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Embrace individuality and humanity: Faye Thompson

Michael Hunter 


Welcome to Uncommon Leadership.

I’m Michael Hunter, with Uncommon Teams.

Today I’m talking with Faye Thompson.

Faye brings humanity to the workplace and supports organizations as they adopt modern ways of working.

Welcome, Faye!

Faye Thompson 0:19

Hey, thanks. Thanks for having me.

Michael 0:23

You’re welcome. I’m happy to have you here.

In your journey to seeing people as people and leveraging the unique gifts each person brings, when did you first recognize this might be a valuable approach?

Faye 0:37

Fairly early on.

I’ve been working in IT for over 25 years now. I came up in that whole environment where we treated people like Lego blocks.

I always say, “Plug and play. I can pull out, you know, a four-pip block and put in a different four-pip block, and everything will be fine.”

Having that appreciation that humans don’t work that way.

Human brains don’t work that way.

From my own experience of being thrust into a project—I got my start in business analysis and then kind of moved into product work—that was a regular thing that would happen: Drop into this project for four weeks, outline all the requirements, and then you’ll move on to the next project.

Seeing how that didn’t really work right.

There’s so much more that goes into that kind of work.

Even the nuts and bolts of eliciting requirements.

You generally need more time.

You need to get to know the people involved, and the things that they care about, the things that are concerning for them, in order to do an adequate job.

And falling prey to that myself.

As I did more product management, and it’s very common here in central Ohio, it’s been very common to share roles.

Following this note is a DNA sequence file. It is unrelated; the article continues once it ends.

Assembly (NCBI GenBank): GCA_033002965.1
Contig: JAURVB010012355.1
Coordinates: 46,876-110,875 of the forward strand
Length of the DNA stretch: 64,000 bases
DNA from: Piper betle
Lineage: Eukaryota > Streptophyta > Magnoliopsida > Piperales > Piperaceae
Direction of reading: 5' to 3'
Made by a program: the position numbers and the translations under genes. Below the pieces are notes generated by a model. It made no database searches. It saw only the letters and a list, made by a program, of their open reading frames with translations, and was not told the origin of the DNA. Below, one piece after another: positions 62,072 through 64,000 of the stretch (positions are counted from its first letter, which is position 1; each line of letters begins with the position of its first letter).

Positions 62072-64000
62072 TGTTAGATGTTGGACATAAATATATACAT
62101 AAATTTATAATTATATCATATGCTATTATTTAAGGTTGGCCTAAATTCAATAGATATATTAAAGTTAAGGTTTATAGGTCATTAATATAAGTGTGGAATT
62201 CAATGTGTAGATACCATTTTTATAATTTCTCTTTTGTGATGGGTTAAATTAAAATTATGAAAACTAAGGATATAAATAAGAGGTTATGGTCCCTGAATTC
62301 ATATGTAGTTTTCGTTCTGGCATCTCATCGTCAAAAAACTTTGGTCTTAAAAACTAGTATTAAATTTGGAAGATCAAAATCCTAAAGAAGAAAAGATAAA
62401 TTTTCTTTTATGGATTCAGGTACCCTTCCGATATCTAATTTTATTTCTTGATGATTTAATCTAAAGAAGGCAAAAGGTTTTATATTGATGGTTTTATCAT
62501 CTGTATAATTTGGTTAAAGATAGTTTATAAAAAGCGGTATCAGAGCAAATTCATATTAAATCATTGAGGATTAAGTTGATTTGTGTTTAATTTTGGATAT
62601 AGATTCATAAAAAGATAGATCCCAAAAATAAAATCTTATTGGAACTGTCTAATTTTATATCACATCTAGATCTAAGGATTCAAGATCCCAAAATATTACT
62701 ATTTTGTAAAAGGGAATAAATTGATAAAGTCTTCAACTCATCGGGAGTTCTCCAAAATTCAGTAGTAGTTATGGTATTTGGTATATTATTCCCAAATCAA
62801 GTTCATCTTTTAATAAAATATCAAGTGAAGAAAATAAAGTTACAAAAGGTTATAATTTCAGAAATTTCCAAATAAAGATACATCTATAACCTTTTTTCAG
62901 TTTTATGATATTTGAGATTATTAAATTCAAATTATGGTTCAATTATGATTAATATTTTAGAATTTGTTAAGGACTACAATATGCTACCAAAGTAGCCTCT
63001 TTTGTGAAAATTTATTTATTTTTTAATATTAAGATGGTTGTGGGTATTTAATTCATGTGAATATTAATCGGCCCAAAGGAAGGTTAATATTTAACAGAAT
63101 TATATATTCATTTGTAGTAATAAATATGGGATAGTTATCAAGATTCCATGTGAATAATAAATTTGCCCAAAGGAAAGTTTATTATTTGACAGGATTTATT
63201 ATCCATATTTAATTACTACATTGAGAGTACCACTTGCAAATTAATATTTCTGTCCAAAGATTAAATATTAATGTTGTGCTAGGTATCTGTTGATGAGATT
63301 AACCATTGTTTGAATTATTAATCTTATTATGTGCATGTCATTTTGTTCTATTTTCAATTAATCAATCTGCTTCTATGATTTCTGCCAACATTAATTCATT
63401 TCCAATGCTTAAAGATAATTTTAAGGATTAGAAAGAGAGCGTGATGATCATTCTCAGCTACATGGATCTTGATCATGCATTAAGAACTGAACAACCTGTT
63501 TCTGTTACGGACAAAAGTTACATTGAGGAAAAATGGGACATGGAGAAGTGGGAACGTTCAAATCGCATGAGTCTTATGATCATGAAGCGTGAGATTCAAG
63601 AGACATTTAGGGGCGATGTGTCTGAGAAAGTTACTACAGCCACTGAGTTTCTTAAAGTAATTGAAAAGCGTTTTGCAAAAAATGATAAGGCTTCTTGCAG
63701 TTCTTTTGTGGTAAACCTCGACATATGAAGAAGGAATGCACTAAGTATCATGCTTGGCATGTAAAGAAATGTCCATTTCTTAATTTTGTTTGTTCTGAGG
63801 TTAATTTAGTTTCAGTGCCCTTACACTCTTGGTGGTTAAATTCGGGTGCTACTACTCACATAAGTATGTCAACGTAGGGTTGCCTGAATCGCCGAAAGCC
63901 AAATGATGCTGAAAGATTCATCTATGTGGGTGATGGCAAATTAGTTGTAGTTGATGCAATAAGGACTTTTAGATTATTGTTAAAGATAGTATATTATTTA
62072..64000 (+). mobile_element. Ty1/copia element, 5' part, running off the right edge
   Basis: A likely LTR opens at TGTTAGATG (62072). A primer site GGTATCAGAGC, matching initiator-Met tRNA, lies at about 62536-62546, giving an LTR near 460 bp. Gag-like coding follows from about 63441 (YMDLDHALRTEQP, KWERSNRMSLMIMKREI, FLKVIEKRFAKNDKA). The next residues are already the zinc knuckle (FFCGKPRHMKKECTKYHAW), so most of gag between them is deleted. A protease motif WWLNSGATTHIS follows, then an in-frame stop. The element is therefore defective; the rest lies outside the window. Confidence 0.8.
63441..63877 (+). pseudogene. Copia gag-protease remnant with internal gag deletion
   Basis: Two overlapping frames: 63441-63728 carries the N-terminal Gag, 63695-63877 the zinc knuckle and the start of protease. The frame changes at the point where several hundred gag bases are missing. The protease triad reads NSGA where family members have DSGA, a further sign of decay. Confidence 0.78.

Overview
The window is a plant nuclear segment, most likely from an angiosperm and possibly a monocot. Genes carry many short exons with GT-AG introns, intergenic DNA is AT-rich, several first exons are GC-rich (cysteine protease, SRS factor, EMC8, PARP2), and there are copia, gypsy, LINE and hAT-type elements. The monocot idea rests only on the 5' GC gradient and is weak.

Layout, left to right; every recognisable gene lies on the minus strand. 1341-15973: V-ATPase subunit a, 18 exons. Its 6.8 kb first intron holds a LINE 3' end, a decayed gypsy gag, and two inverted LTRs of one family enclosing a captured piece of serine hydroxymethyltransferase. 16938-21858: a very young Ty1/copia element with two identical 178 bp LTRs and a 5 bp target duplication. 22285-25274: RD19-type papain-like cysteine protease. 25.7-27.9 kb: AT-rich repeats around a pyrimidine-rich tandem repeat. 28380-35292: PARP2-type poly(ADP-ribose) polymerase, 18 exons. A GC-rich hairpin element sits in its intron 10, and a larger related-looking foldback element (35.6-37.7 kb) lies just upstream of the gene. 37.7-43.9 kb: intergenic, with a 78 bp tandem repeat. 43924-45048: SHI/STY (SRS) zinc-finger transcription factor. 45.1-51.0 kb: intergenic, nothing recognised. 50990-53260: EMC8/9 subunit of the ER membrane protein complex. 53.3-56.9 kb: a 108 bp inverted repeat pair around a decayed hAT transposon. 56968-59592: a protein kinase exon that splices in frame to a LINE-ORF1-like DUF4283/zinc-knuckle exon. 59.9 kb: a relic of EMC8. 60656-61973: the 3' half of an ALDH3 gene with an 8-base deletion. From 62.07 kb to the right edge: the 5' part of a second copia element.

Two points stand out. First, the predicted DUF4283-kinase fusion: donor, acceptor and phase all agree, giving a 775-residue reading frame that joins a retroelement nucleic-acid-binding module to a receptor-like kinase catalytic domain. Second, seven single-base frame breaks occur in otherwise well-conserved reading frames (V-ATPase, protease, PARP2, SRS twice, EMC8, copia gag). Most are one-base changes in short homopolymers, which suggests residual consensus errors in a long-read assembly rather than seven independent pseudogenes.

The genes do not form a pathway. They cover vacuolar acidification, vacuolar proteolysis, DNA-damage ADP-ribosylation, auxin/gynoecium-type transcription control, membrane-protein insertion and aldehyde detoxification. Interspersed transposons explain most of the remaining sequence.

So being a product owner-slash-product/project manager was something that existed for a long time a shared role. Same as business analysts. And Scrum masters offered a shared role here.

Something about our community that’s happened.

Being forced into doing that myself, the only way to manage a project was to treat people like Lego blocks, and seeing how that didn’t necessarily work.

That, along with working with people of a wide variety of backgrounds, made me start to think more about how we all come with our own thought processes and logical processes and past experiences that along with the knowledge that we have.

I became really interested in neuroscience in general.

Specifically, how we sort through all the information that we get that we encounter in an average day.

I was trying to develop a greater understanding of how all of us as individuals sort through that so that I could better support my teammates, and better support the organizations we were working for.

So, it was the transition that I made in that direction, of getting to know people as individuals and what’s important to them, what their backgrounds are, and how do they like to approach problem-solving.

Michael 3:49

Was there a particular time that comes to mind where treating people as Lego blocks went spectacularly wrong?

Faye 4:03

I don’t know if it was spectacular, but I had a very clear delineation in my recent history of where we were treating people that way, and then we had to change.

In 2019, I was working for a company that prided themselves on being very fast-paced and adopted that model of people are interchangeable. “I need to go find someone who has X number of years’ experience in this technology,” with very little regard to the person themselves.